Orbit validation

Satellite tracking - particularly as regards proof-of-orbit

Orbit validation

Postby pauldear » Thu Aug 20, 2009 12:46 pm

A couple of teams have emailed me about orbit validation, so this thread is for teams to bounce ideas around. The rules state that acceptable proof-of-orbit criteria must be agreed with the organizers before launch, and there are several possible ways of acheiving this. So, feel free to ask questions or suggest methods...
User avatar
pauldear
 
Posts: 213
Joined: Thu Jul 23, 2009 2:45 pm

Re: Orbit validation

Postby cpooley » Sun Aug 23, 2009 8:09 pm

For orbit validation I've assumed the obvious--RF transmission. As mentioned in my SAS presentation
( http://www.microlaunchers.com/7816/L3/sa09/sa09.html ) a small transmitter using cell phone components is suggested, with a battery to support perhaps 2 days (9 orbits = 14 hours), and allow verification via unrestricted access, reporting of reception.

A problem for US is the licensing, and that is being investigated. Use of an amateur license (I'm KD6HKU) would be illegal for a prize attempt, but could be ok for a test flight that's understood to not be an entry.

A strobe or some optical method would not require a license, but the physics suggests it would be difficult. I will do some calculations, see if it's even worth continuing with.

In any case I assume some unambiguous indepentently verifiable proof is needed.

Charles Pooley Microlaunchers
cpooley
 
Posts: 25
Joined: Thu Jul 30, 2009 9:48 pm

Re: Orbit validation

Postby Iain » Tue Aug 25, 2009 9:27 am

Will yourself "N-Prize" look at validating the orbits yourself by some outside means? If this is possible?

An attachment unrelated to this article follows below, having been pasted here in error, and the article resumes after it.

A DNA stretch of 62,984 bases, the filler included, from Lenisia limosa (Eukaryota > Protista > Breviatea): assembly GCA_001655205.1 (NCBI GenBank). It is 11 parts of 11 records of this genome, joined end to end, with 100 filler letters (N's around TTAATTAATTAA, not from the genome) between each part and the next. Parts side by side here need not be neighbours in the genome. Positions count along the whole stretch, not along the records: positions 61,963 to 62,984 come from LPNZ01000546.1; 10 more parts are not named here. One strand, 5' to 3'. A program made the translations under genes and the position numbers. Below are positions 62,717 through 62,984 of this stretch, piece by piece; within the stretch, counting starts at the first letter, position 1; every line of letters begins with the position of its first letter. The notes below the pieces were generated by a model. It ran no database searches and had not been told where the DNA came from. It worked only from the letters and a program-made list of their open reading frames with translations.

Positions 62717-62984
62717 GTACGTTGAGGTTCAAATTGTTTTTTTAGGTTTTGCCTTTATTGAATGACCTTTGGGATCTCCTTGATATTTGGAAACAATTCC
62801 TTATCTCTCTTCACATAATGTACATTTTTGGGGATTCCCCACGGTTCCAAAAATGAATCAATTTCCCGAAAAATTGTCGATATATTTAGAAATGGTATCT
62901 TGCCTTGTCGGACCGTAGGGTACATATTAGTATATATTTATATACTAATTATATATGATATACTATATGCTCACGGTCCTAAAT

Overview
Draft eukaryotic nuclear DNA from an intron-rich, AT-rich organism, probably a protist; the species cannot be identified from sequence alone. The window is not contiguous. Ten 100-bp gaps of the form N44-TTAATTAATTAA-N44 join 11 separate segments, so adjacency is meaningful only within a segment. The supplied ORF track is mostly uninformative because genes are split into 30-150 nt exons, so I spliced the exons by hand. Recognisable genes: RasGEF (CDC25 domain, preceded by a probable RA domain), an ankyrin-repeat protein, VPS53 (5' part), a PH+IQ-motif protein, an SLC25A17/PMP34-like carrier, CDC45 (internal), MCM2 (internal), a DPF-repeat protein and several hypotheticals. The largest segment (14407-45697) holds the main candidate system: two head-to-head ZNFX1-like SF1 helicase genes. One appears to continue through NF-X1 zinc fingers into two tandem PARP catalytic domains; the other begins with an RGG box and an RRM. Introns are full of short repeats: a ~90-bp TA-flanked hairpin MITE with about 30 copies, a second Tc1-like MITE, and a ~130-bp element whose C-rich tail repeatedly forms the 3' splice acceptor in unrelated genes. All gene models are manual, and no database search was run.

Or the data of the orbits by the team launching be made public to other teams, in case of inacuricies, maybe the leaders of other teams there on the day to also confirm. Just a thought.


Iain
Kiwi 2 Space
"NZ's Other Space Program"
www.kiwi2space.co.nz
Iain
 
Posts: 38
Joined: Fri Jul 31, 2009 8:14 pm

Re: Orbit validation

Postby cpooley » Tue Aug 25, 2009 4:41 pm

I think validation would be easy if the means is RF transmission. The signal format, frequency would be published, and it's certain many hams the world over would catch the signal and report it. I remember Sputnik-1 That's just what happened. An N Prize entrant only needs to last clearly over about 14 hours (9 orbits) and free verification is assured.

I'm going to do some calculations about whether a xenon strobe, diode laser, or flashing LED is at all feasible. This would rely on amateur astronomers being able to spot, report it. An optical signal would not require a license.

Charles Pooley
cpooley
 
Posts: 25
Joined: Thu Jul 30, 2009 9:48 pm

Re: Orbit validation

Postby pauldear » Fri Aug 28, 2009 8:38 pm

Iain - to answer your question about whether I will be validating orbits directly, that's unlikely, as it's liable to need appropriate radio equipment, optical telescopes or whatever is dictated by the orbital validation method chosen by the entrant. The exact method needs to be agreed between me and the entrant before launch, but Charles is right in saying that radio is probably the most straightforward.

For example, if it's a radio signal that can be detected by a wide range of people, then the entrant and myself need to agree on a reasonable number of parties who will monitor the signal and confirm the orbits, and who have no direct interest in the result. The same would go for optical tracking, etc. I can guarantee that I won't be unreasonable in the level of proof required, but it will have to be rigorous.

I think Pete Jones (Nebula) has also looked closely into the options for optical detection, both active (flashing) or passive (big white balloon!).

By the way, guys, can I direct your attention to the post under "PR"? I'm still trying to get some preliminary material together to send to "Wired"....

Best,
Paul
User avatar
pauldear
 
Posts: 213
Joined: Thu Jul 23, 2009 2:45 pm


Return to Orbit validation

Who is online

Users browsing this forum: No registered users and 1 guest

cron